# [Coin-ipopt] Re: IPOPT and optimal control problem

Andreas Waechter andreasw at watson.ibm.com
Fri Sep 5 17:56:55 EDT 2003

```Dear Jens,

(I'm sending the message to the Ipopt mailing list, since this is the

You wrote:

> I have a few questions regarding IPOPT and the use of it as a solver for
> optimal control problem. In your thesis, as well as in the enclosed
> presentations given by Larry Biegler on p. 16 (Decomposition of
> Large-scale NLP) , it is mentioned that the performance can be increased
> by specifying some variables as independent and the others as dependent.
> This is shown to increase the speed significantly.  How can this be
> implemented in the current version of IPOPT?? I have seen in the
> DYNOPT.README file that the file constr.f does this, but for systems of
> DAE solved by orthogonal collection.
>
> Can it be done in some other way, for example, we can easily partition our
> optimal control problem according to the figure on p16, but how is that
> information provided to IPOPT??

The story with the dependent and independent variables is that this allows
one to compute the search directions for the nonlinear optimization
problem (which for an optimal control problem usually includes a
discretized version of the DAE system) in two steps (by solving two
linear systems) instead of one bigger one.  We call the first approach the
"reduced space approach" and the other one the "full-space approach".
You can find details on the approached in Section 3.2 in my thesis.

Which approach is more efficient depends on the particular properties of
the problem that you are solving, in particular on the number of degrees
of freedom (i.e. n-m, where n is the number of variables and m is the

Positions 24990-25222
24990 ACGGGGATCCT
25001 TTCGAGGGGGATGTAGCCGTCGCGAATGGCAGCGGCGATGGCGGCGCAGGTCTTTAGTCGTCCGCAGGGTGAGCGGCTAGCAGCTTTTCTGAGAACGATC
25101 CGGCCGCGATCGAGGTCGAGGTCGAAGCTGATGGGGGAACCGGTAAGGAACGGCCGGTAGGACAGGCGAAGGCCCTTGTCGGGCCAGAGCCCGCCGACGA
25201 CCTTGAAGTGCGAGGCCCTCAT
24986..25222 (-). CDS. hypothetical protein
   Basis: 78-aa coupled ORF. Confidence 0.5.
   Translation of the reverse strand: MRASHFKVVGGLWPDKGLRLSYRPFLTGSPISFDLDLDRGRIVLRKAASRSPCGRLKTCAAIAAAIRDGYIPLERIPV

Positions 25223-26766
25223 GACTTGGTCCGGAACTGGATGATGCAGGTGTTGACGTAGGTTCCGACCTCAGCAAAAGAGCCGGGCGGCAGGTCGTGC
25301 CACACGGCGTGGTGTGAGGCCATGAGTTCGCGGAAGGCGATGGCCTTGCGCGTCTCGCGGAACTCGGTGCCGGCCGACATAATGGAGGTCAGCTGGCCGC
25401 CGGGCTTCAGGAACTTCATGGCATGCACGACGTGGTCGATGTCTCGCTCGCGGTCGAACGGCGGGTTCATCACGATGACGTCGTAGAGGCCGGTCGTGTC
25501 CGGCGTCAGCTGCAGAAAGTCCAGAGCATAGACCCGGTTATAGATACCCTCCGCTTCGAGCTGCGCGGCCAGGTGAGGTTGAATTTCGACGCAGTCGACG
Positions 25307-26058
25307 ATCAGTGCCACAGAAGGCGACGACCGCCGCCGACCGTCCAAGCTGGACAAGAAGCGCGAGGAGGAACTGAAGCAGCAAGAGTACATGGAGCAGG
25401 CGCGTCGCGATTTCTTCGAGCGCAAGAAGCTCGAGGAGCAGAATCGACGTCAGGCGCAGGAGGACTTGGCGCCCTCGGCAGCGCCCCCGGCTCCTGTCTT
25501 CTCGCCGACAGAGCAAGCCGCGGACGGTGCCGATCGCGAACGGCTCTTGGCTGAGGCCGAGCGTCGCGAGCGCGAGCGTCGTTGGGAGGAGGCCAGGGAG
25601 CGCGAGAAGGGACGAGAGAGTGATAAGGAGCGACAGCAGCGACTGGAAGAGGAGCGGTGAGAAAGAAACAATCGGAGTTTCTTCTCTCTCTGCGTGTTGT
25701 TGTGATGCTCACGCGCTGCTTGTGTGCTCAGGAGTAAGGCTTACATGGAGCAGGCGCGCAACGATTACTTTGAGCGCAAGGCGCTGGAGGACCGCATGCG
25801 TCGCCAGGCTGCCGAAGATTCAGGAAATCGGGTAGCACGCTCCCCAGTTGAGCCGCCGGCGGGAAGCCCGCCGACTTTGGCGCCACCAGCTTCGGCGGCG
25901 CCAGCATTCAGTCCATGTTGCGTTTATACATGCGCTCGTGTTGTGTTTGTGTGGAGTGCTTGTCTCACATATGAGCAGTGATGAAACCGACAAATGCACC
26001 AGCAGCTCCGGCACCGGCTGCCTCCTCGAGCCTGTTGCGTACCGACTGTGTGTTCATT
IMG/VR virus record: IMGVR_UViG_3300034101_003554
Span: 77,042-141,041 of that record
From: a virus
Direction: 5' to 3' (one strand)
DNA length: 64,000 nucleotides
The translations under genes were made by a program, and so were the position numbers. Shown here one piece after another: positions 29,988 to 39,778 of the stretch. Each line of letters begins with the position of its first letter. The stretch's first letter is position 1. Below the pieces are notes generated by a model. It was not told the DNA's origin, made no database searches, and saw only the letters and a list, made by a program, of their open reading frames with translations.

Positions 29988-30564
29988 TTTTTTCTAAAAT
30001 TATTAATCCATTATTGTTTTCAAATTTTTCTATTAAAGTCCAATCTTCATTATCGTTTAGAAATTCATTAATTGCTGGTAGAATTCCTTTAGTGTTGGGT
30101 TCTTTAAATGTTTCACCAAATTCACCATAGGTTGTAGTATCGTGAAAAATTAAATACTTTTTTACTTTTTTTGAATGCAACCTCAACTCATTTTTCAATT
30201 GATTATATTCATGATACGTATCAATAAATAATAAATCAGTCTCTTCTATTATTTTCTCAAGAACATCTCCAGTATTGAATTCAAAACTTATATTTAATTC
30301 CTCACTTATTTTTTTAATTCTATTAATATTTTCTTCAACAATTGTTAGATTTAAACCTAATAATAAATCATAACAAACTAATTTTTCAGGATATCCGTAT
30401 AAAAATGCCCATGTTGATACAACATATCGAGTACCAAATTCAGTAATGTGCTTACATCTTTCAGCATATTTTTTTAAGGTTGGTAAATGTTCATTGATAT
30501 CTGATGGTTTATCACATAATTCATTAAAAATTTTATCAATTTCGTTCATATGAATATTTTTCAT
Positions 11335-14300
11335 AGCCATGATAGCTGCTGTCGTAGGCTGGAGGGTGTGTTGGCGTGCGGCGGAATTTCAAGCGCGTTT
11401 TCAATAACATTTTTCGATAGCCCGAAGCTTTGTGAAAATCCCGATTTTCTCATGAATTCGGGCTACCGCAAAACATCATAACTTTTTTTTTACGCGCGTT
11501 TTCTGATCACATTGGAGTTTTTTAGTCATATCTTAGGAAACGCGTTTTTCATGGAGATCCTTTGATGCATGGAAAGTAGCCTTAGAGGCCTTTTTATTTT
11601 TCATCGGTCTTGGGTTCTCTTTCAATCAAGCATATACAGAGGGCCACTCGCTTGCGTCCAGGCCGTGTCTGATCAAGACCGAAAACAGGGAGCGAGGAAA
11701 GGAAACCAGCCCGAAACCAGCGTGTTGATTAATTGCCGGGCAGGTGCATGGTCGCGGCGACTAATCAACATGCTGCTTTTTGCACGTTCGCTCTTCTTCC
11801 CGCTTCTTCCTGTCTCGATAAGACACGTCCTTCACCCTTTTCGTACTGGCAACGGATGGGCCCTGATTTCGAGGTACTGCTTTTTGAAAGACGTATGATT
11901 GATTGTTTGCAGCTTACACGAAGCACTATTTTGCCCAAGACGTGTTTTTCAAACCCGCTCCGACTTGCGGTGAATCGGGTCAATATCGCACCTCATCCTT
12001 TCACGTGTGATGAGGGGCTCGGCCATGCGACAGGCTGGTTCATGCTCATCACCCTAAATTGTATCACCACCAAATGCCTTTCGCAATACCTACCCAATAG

number of equality constraints, assuming that according to the problem
statements that Ipopt accepts, all inequality constraints except for
bounds have been reformulated into equality constraint and slacks).

The reduced space approach can be more efficient than the full space
approach if the number of degrees of freedom is small (e.g. in the optimal
control problems that we considered), and if one can solve the linear
system involving the basis matrix "C" (where C is defined in Eqn. (2.27)
in my thesis) efficiently.  For the dynamic optimization decomposition
(which is implemented in the IPOPT package as DYNOPT), we exploit the
almost block diagonal structure of the basis matrix C - for this we
replace the "general-purpose" version of the file constr.f by an
appropriate one.

The variable partition for the reduced space approach can also be helpful
if no second derivatives are available, and one wants to use a
reduced-space quasi-Newton method in order to approximate the missing
information (IPOPT options IQUASI=-5,-4,-3,-2,-1,1,2,3,4,5) instead of a
limited memory BFGS approximation (IQUASI=-6,6) for the full space option.

Note that the input to the DYNOPT version is essentially only the DAE
system, and the DYNOPT package does the discretization for you (as you
said using orthogonal collocation).  IPOPT itself is only the nonlinear
optimizer, i.e. if you want to solve an optimal control problem with Ipopt
not using orthogonal collocation, you will have to either pass the large
discretized ODE system as constraints directly to Ipopt (via eval_c and
eval_a), or you will have to add something to the DYNOPT part of the
package.

I'm not sure which option you are interested in.  In order to answer your
question on how to pass the variable parition information to Ipopt let me
assume that you do not want to use the discretization implemented in
DYNOPT and instead provide your discretized version of the DAE system to
IPOPT as constraints.  In that case, the parameter ISELBAS (see the
README.IPOPT file) determines how the dependent and independent variables
are to be chosen.  In particular, you can list the numbers of the
(in)dependent variables in a file, or choose the first variables as the
(in)dependent ones.

I hope this helps.  Please let me know if this not clear, or if I didn't